We’ve all heard of the gender pay gap.
Women, on average, earn around 80 cents for every dollar a man makes. The gap is even wider for African American and Hispanic women.
But research shows that one way to address the problem is to end the mystery around how much people make.
“If you don’t know how much your co-workers are earning and it’s a taboo subject for most individuals to bring up, it’s very difficult for you to figure out whether you’re being paid fairly,” says University of Baltimore law professor Nancy Modessit. “And if you know what you’re being paid and what your coworkers are being paid, it allows the conversation to at least begin.”
In August, the Trump administration halted an Obama-era proposal for pay transparency. The proposed policy would have asked companies with more than 100 employees to collect data on how much they pay people — of all races and genders. In a memo to the Equal Employment Opportunity Commission, the Office of Management and Budget said the Trump administration had decided not to go forward with the policy because such data collection is “burdensome.”
But studies show that pay transparency can lead to happier employees and greater collaboration in the workplace.
As a young woman early on in her career, it didn’t occur to Darcy Peters to negotiate her salary. When a construction firm offered her $ 40,000 to be an administrative assistant, she recalls thinking, “Anything is cool.”
But later, her enthusiasm dimmed. She constantly compared herself to a female colleague on the same level.
“I was always thinking ‘Is she getting paid more than me? Is she a better negotiator?'”
But in Peters’s current job, she says that salary anxiety is a thing of the past — because at her company, everyone knows what everyone else makes.
Peters is a customer advocate lead at Buffer, a social media management company that practices pay transparency, which means it makes all salaries available to all employees.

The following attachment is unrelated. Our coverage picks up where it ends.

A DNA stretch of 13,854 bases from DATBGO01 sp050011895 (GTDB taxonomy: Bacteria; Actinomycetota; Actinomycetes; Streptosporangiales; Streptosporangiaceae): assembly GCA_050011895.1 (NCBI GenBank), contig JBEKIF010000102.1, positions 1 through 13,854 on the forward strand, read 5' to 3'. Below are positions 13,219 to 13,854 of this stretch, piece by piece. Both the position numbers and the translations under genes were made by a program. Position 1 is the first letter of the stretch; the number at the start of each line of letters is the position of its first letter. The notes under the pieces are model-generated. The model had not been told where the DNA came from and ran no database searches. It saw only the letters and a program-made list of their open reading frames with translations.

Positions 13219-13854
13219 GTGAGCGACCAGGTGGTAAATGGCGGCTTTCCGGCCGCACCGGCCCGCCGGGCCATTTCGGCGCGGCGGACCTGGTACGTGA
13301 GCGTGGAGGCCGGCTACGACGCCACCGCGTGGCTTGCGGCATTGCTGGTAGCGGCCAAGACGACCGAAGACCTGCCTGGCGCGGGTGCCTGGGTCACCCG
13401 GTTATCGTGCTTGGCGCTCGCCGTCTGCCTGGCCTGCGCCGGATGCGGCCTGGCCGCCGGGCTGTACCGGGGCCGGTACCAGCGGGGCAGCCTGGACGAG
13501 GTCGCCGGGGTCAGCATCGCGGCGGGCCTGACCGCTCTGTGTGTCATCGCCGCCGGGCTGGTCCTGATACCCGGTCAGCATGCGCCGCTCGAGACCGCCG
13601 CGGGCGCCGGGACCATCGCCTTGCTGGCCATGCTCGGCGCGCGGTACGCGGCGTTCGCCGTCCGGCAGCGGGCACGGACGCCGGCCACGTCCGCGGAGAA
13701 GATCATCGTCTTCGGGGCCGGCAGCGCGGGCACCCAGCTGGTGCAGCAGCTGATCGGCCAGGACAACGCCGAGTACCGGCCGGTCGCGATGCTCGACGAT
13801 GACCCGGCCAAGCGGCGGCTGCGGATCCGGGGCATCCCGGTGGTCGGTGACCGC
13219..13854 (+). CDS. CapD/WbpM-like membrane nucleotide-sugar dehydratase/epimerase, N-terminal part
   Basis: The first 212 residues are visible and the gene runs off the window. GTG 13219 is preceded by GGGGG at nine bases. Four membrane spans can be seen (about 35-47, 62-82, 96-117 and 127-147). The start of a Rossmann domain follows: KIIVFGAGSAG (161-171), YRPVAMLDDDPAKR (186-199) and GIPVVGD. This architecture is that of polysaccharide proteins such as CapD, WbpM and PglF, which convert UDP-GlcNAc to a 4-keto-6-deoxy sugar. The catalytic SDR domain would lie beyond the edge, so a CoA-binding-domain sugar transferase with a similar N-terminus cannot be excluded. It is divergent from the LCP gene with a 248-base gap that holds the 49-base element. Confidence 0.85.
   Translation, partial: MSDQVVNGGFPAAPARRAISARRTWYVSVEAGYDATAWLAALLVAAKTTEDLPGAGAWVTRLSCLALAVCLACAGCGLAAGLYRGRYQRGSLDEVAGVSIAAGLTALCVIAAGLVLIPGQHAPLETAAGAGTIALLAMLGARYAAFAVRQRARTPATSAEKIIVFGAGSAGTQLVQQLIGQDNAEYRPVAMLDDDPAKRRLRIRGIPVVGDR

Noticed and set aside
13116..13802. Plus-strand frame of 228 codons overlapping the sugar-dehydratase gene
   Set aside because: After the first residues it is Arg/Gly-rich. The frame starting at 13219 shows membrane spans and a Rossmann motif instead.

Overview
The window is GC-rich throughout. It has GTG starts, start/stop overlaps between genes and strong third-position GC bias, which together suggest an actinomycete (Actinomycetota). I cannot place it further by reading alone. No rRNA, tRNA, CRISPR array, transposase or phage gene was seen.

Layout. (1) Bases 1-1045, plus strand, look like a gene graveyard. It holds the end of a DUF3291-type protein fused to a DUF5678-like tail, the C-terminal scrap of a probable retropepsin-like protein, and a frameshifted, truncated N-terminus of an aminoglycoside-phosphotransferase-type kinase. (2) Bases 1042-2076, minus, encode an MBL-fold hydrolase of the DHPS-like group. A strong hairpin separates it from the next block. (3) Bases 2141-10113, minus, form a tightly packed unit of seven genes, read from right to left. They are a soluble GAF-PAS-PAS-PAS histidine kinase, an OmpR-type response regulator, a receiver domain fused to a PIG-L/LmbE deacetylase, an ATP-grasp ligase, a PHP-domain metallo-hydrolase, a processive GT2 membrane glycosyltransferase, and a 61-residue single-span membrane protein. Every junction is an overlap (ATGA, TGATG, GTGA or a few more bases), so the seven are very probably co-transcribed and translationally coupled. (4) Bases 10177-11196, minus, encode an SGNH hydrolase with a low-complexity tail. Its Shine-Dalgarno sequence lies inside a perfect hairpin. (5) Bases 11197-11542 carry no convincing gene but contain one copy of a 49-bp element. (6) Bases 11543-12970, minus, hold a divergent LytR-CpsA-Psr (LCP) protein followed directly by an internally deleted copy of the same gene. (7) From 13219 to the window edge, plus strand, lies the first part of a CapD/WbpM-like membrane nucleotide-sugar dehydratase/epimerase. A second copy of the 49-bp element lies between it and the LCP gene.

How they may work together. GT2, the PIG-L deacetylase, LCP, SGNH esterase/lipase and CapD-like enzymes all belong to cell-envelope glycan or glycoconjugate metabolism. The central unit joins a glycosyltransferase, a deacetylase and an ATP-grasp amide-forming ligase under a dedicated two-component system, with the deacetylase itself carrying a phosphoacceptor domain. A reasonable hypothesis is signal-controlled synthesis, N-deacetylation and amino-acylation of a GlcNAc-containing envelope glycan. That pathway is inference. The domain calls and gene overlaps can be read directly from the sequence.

Companies like Whole Foods and Crowdfunder have also adopted the trend of sharing employee salaries.
At others, employees are taking matters into their own hands.
A spreadsheet recently obtained by the New York Times shared amongst 1,200 Google employees showed that women made less than men at most job levels.
While many U.S. workers once feared retaliation for talking about pay, there are now a handful of laws that forbid some employers from punishing workers who share pay or ask about pay.
At Buffer, a public spreadsheet publishes salaries for anyone to see, and the company even shares the formula it uses to calculate salaries, adjusting for factors like location, years of experience and loyalty.
Peters says she now makes $ 94,576, with money added for her dependents and her one year with the company.
“My two peers are both male, and just knowing that we’re on the same playing field and not having to wonder ‘Are they getting paid more because they’re better negotiators than I am?’ — it’s great,” she says.
Modessit says that while she’s encouraged by some companies adopting such a radically open attitude, the Trump administration’s move has set pay transparency on “a slower path.”
“One thing that to me is so tragic about rescinding the EEOC’s rule on providing data is that when it becomes the norm for large companies to disclose that information, they then have to deal with the information,” she says.
“Now they’re not going to have to collect it, so they can ignore the problem.”